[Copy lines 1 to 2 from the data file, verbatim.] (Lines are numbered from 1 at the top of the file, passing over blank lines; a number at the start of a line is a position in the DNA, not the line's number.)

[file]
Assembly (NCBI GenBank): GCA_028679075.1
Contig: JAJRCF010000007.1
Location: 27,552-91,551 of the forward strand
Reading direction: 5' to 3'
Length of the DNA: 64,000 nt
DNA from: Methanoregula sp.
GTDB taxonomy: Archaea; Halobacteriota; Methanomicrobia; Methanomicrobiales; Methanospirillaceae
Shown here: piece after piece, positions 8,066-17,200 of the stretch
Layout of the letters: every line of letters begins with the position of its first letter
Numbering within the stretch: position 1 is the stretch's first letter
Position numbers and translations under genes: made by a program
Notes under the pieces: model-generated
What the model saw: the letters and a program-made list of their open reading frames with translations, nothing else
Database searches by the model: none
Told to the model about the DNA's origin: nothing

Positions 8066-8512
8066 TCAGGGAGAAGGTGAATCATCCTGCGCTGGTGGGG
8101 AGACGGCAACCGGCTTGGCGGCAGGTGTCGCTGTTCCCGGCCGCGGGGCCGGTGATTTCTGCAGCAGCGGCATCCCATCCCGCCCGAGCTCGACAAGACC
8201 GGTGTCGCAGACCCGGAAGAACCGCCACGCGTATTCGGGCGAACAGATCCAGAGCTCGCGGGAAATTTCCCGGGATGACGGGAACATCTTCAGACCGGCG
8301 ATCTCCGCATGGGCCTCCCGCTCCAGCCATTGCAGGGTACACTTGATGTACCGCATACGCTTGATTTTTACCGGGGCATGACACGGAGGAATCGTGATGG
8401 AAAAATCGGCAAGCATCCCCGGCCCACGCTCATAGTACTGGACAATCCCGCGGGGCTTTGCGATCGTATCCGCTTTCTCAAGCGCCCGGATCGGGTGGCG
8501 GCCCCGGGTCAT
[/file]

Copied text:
Assembly (NCBI GenBank): GCA_028679075.1
Contig: JAJRCF010000007.1